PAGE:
A lab in Germany investigating the disease mechanisms in Mitochondrial Membrane Protein Associated Neurodegeneration (MPAN) received a grant of €151,540 euros ($178,741 USD) from Hoffnungsbaum e.V, the German NBIA patient organization.
This 27-month study will be led by an experienced MPAN researcher, Dr. Arcangela Iuso from the Helmholtz Zentrum München in Munich.
Iuso’s goal is to reveal the cellular function of the C19orf12 gene and the protein it produces. MPAN is caused by a mutation in this gene and understanding how it functions is important to developing potential therapies. Specifically, Iuso and her team hope to understand the protein’s role in lipid metabolism, which is the breakdown of fats within the cell to store energy.
Iuso’s team hypothesizes that the normal functioning of the C19orf12 protein is disrupted, which could lead to an abnormal accumulation of cell products, such as lipids or iron. This can be the cause of the iron accumulation in the brain, a hallmark of NBIA disorders.
Hoffnungsbaum e. V., reports that the research team will include many cooperating scientists, such as Dr. Benjamin Engel at the Helmholtz Pioneer Campus. The organization went on to say that the laboratory will use a new technology called cryo-electron tomography to produce a three-dimensional image of the cells with fine molecular detail. By directly imaging proteins in action, cryo-electron tomography provides molecular insights into cellular processes and thus into disease mechanisms. The Iuso and Engel groups will image cells from MPAN patients, according to Hoffnungsbaum e.V.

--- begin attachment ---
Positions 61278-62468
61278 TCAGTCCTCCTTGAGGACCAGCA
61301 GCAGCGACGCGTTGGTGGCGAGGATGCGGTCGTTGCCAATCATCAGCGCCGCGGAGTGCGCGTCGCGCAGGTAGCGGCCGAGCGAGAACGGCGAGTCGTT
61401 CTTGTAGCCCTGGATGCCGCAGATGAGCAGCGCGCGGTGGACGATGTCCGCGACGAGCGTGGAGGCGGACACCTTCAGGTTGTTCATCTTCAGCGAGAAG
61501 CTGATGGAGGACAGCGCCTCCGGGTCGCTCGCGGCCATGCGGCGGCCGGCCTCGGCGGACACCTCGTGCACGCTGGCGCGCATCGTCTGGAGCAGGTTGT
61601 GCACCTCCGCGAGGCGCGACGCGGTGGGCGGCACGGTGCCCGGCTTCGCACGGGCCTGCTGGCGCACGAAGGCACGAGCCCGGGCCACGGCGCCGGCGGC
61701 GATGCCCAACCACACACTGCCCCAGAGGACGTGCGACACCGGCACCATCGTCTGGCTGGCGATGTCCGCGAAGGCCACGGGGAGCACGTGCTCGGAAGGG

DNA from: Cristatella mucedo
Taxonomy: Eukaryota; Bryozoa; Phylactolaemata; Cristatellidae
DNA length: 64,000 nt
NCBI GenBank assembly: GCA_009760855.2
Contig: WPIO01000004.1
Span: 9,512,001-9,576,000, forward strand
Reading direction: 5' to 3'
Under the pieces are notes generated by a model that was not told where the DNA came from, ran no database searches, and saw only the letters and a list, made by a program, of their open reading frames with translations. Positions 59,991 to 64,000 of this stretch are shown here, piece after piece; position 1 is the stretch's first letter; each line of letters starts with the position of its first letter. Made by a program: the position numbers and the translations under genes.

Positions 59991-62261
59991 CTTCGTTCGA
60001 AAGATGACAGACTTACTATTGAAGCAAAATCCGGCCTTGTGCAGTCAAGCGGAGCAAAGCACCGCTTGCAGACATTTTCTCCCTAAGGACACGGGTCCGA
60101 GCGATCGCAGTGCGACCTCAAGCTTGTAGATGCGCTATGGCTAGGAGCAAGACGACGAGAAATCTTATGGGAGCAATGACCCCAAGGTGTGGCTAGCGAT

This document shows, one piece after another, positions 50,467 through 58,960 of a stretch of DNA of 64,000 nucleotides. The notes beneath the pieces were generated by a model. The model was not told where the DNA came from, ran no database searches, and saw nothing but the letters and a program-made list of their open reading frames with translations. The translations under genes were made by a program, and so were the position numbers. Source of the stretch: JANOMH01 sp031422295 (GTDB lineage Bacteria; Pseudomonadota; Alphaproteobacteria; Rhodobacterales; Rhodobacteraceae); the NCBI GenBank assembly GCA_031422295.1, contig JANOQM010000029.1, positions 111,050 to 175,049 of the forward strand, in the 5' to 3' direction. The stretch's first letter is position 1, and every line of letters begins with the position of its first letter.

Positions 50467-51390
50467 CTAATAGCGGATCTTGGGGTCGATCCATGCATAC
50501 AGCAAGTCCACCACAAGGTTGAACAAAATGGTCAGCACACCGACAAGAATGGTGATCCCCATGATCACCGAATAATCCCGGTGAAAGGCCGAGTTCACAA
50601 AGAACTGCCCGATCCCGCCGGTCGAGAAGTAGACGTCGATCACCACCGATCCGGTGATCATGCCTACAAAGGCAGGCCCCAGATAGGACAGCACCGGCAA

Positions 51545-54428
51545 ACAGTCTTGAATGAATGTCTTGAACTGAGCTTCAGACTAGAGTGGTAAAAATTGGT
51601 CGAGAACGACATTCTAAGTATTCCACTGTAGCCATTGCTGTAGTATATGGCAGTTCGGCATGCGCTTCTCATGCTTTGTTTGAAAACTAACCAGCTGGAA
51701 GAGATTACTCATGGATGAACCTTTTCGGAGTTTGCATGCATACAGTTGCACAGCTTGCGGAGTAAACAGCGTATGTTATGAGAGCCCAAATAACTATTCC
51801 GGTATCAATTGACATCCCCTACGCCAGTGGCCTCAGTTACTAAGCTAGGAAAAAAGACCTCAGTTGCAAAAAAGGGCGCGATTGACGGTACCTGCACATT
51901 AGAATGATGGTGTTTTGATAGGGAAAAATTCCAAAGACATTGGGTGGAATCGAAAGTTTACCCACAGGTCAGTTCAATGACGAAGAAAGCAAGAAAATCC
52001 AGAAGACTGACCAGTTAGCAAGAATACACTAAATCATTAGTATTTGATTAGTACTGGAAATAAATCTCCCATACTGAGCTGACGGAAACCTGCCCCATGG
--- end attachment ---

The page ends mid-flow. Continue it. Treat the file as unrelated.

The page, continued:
Funding for the work was made possible from numerous fundraising campaigns and individual donations to Hoffnungsbaum e. V. Once researchers are able to understand the mechanisms of the disease, they can pave the way for developing treatments for MPAN and other NBIA disorders.
Collaborating partners for the MPAN research team investigating the role of C19orf12 in cell lipid metabolism are from left: PhD student Enrica Zanuttigh of Helmholtz Zentrum München, Dr. Lucia Berti of the Institute for Diabetes Research and Metabolic Diseases of the Helmholtz Center Munich at the University of Tübingen, Dr. Benjamin Engel at the Helmholtz Pioneer Campus in Munich, project leader Dr. Arcangela Iuso, early-career scientist Dr. Tilak Kumar Gupta, and technical assistant Annett Hering from Helmholtz Zentrum Munich. Not pictured: Dr. Sophie Ayciriex from the Institute of Analytical Sciences at the University of Lyon, France.